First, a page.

This has both encouraged detectorists in their hobby and led to increasing amounts of fully declared material appearing at auction.
The numismatic world enjoyed many discoveries, from a silver penny of Edward the Martyr c.975-978 (£9000 at Dix Noonan Webb in April) to a Sego-Tascio ‘warrior’ stater (£15,500 at Iron Age coin specialist Chris Rudd in May).
Rudd’s sale in November included the first known coin of Caratacus unearthed in 2019 in a Berkshire field. Described as ‘the most important single Iron Age coin ever found in this country’, it sold in a timed online auction at £71,000.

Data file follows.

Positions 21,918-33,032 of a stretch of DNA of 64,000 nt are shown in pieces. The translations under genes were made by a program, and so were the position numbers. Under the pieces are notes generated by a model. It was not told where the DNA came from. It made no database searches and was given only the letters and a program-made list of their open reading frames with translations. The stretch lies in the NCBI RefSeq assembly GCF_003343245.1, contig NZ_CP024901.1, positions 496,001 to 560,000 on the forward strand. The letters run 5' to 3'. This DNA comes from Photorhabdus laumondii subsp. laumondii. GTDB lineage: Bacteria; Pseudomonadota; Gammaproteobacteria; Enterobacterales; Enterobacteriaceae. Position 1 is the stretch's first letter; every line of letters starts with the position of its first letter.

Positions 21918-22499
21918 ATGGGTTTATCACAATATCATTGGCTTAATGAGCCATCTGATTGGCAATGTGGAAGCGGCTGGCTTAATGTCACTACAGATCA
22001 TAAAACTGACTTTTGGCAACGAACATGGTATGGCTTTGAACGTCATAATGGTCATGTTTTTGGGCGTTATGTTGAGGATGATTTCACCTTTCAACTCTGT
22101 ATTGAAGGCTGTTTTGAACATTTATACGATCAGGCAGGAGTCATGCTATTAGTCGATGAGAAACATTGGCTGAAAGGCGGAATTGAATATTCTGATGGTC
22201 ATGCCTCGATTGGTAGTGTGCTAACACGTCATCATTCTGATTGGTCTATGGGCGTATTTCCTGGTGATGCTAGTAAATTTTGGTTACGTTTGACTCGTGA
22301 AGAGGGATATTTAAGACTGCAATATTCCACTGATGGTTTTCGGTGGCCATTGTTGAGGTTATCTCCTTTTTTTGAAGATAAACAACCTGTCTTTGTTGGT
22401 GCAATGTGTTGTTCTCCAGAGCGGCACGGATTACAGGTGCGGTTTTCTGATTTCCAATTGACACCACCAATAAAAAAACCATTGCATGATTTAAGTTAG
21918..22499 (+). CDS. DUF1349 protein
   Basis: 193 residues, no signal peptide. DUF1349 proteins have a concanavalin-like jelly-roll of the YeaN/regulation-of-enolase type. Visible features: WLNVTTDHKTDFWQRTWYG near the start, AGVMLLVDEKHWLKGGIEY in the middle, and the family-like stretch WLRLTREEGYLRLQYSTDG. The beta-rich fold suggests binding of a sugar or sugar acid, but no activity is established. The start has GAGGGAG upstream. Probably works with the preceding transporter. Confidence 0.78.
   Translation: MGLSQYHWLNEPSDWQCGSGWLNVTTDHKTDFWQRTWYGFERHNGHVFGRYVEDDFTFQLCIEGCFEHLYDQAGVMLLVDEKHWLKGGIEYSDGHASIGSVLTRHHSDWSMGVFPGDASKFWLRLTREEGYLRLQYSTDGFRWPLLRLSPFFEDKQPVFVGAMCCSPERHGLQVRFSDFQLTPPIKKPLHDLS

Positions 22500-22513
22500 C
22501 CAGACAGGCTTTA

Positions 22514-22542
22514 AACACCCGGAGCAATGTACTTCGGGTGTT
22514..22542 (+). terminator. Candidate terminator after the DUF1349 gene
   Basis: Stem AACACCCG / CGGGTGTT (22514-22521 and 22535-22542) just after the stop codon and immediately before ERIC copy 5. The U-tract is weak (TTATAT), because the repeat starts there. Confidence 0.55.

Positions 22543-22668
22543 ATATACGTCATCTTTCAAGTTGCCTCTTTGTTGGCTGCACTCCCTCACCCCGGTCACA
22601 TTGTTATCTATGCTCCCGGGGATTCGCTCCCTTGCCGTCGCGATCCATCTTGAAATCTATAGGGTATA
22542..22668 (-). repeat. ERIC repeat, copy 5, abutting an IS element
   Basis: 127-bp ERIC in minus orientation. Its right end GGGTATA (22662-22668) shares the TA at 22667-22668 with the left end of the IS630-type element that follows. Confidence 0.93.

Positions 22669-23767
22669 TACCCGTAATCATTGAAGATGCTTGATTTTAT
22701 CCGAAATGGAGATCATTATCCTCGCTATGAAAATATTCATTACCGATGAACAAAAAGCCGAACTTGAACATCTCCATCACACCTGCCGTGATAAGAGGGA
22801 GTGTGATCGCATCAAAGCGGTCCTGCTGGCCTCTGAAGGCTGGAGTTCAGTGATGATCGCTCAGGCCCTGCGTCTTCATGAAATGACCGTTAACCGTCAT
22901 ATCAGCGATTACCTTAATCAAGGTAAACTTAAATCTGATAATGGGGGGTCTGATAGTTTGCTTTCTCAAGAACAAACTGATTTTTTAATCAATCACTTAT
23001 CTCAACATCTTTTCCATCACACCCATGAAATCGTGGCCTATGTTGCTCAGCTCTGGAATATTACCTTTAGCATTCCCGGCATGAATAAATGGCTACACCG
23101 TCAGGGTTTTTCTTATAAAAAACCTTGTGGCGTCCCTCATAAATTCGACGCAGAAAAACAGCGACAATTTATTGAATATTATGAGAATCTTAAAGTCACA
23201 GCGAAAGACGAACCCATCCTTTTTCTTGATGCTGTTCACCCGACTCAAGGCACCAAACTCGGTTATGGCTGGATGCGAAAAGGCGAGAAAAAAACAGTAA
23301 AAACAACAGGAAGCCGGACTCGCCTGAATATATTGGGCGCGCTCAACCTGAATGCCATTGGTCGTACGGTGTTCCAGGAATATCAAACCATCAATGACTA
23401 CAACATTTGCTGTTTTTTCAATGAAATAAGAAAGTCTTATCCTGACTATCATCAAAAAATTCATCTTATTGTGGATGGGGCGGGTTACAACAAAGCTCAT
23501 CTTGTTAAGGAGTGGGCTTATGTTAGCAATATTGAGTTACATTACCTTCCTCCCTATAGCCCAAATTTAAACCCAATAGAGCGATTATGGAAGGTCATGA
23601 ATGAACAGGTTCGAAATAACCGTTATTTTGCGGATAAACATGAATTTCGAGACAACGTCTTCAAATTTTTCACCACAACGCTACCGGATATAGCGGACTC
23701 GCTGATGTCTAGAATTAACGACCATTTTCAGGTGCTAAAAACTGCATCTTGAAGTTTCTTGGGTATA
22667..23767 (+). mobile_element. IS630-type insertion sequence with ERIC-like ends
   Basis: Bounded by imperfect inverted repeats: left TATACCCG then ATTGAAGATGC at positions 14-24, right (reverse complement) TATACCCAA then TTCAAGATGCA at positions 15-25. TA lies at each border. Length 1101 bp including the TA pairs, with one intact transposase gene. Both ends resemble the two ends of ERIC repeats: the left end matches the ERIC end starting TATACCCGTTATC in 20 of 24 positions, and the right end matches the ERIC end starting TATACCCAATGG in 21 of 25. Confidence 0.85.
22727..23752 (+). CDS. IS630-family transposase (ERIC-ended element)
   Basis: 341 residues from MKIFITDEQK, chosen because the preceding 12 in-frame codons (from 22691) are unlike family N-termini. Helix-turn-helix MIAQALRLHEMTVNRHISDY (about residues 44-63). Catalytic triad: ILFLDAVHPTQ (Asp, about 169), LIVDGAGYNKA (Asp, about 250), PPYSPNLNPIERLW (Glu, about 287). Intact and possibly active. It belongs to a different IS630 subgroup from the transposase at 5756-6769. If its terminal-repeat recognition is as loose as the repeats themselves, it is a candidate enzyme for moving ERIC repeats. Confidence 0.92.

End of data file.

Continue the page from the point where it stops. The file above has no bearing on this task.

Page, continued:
Other historic ‘dug’ items sold this year include an early 17th century silver vervel from a hawk owned by ‘Kyng James’ (£18,500) and a Tudor gold merchant’s ring found close to the site of Bridlington Priory (£36,000). Both were offered at TimeLine Auctions.
Looking ahead, a planned change to the 1996 Treasure Act may mean that objects made of any material, rather than just gold or silver, may be classified as ‘treasure’.